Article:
QUESTION 34 'ON TRIVIALITY'
Question: With what should the mind be occupied?
Krishnamurti: Here is a very good example of how conflict is brought into being: the conflict between what should be and what is. First we establish what should be, the ideal, and then try to live according to that pattern. We say that the mind should be occupied with noble things, with unselfishness, with generosity, with kindliness, with love; that is the pattern, the belief, the should be, the must, and we try to live accordingly. So there is a conflict set going, between the projection of what should be and the actuality, the what is, and through that conflict we hope to be transformed. So long as we are struggling with the should be, we feel virtuous, we feel good, but which is important: the should be or what is? With what are our minds occupied - actually, not ideologically? With trivialities, are they not? With how one looks, with ambition, with greed, with envy, with gossip, with cruelty. The mind lives in a world of trivialities and a trivial mind creating a noble pattern is still trivial, is it not? The question is not with what should the mind be occupied but can the mind free itself from trivialities? If we are at all aware, if we are at all inquiring, we know our own particular trivialities: incessant talk, the everlasting chattering of the mind, worry over this and that, curiosity as to what people are doing or not doing, trying to achieve a result, groping after one's own aggrandizement and so on. With that we are occupied and we know it very well. Can that be transformed? That is the problem, is it not? To ask with what the mind should be occupied is mere immaturity.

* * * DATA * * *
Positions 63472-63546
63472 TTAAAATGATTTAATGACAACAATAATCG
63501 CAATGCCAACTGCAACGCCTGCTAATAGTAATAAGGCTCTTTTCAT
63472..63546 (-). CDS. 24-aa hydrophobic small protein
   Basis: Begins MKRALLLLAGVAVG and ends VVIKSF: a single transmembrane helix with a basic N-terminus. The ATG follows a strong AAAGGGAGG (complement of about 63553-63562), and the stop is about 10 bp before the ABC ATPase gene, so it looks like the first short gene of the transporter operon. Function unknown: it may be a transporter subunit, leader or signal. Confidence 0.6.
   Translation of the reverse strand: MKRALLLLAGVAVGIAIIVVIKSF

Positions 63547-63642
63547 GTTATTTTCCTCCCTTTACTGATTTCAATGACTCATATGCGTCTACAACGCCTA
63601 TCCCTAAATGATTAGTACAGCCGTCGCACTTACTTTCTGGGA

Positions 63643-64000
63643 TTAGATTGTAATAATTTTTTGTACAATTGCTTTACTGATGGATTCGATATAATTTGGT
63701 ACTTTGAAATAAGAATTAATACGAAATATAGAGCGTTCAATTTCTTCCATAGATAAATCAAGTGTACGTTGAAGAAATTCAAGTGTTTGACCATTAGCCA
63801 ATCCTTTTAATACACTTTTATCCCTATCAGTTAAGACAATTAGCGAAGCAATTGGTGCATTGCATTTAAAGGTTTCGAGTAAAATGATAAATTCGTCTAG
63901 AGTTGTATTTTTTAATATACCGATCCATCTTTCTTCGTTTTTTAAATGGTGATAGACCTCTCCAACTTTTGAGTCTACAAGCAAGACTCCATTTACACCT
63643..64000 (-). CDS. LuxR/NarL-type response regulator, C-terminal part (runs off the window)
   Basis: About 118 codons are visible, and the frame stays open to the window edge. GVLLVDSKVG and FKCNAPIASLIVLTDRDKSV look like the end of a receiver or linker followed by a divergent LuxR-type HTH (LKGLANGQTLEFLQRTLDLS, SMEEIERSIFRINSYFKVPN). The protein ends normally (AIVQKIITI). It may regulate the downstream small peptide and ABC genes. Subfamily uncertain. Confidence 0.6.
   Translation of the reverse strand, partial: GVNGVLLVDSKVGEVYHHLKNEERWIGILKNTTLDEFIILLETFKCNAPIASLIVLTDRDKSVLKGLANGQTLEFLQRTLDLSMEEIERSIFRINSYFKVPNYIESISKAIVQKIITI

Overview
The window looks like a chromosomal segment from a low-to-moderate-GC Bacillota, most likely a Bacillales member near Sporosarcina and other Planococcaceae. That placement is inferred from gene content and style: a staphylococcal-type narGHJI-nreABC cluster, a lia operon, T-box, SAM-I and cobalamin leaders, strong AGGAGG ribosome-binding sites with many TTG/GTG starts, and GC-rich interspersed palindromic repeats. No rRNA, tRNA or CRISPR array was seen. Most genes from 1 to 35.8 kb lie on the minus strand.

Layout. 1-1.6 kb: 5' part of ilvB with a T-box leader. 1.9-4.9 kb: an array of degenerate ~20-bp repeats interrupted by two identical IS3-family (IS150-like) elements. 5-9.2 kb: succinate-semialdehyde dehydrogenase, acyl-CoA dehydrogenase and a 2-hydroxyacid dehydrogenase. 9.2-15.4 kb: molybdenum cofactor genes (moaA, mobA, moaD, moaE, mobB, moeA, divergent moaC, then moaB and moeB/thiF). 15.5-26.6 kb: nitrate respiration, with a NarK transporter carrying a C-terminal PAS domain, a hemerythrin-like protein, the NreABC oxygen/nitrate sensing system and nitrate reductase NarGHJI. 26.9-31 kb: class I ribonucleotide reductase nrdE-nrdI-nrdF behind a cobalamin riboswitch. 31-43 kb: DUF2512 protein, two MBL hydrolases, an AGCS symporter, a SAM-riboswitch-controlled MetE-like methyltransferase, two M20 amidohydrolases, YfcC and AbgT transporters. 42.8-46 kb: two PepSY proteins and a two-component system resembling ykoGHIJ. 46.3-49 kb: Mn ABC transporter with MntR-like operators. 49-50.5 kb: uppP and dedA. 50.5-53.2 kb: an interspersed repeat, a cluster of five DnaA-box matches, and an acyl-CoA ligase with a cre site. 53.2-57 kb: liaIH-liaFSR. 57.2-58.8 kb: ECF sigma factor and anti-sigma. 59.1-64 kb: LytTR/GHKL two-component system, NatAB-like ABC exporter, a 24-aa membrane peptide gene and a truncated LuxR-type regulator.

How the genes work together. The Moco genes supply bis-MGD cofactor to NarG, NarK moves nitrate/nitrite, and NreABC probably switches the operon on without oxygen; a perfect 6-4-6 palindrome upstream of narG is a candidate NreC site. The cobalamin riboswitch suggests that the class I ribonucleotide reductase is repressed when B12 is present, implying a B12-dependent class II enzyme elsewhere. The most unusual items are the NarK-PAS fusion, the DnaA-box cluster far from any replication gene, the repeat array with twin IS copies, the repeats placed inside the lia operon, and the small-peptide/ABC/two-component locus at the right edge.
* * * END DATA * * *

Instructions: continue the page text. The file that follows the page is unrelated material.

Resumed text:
Now, being aware that my mind is trivial and occupied with trivialities, can it free itself from this condition? Is not the mind, by its very nature, trivial? What is the mind but the result of memory? Memory of what? Of how to survive, not only physically but also psychologically through the development of certain qualities, virtues, the storing up of experiences, the establishing of itself in its own activities. Is that not trivial? The mind, being the result of memory, of time, is trivial in itself; what can it do to free itself from its own triviality? Can it do anything? Please see the importance of this. Can the mind, which is self-centred activity, free itself from that activity? Obviously, it cannot; whatever it does, it is still trivial. It can speculate about God, it can devise political systems, it can invent beliefs; but it is still within the field of time, its change is still from memory to memory, it is still bound by its own limitation. Can the mind break down that limitation? Or does that limitation break down when the mind is quiet, when it is not active, when it recognizes its own trivialities, however great it may have imagined them to be? When the mind, having seen its trivialities, is fully aware of them and so becomes really quiet - only then is there a possibility of these trivialities dropping away. So long as you are inquiring with what the mind should be occupied, it will be occupied with trivialities, whether it builds a church, whether it prays or whether it goes to a shrine. The mind itself is petty, small, and by merely saying it is petty you haven't dissolved its pettiness. You have to understand it, the mind has to recognize its own activities, and in the process of that recognition, in the awareness of the trivialities which it has consciously and unconsciously built, the mind becomes quiet. In that quietness there is a creative state and this is the factor which brings about a transformation.